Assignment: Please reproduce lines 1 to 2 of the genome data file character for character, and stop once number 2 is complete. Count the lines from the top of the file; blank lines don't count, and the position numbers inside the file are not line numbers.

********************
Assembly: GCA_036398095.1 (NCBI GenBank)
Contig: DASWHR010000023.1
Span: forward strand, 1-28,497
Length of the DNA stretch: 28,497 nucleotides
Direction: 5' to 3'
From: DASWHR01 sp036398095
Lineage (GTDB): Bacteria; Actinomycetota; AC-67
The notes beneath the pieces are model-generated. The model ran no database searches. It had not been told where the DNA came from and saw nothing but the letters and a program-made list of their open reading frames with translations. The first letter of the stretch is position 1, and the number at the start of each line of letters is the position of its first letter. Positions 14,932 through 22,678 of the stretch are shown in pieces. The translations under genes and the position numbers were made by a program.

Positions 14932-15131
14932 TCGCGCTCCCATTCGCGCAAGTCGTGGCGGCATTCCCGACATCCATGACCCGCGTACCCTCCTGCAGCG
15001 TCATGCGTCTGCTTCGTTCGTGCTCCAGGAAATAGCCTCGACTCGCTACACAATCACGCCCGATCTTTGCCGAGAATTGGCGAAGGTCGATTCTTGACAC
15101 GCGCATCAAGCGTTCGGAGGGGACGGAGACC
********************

Assembly: GCA_036398095.1 (NCBI GenBank)
Contig: DASWHR010000023.1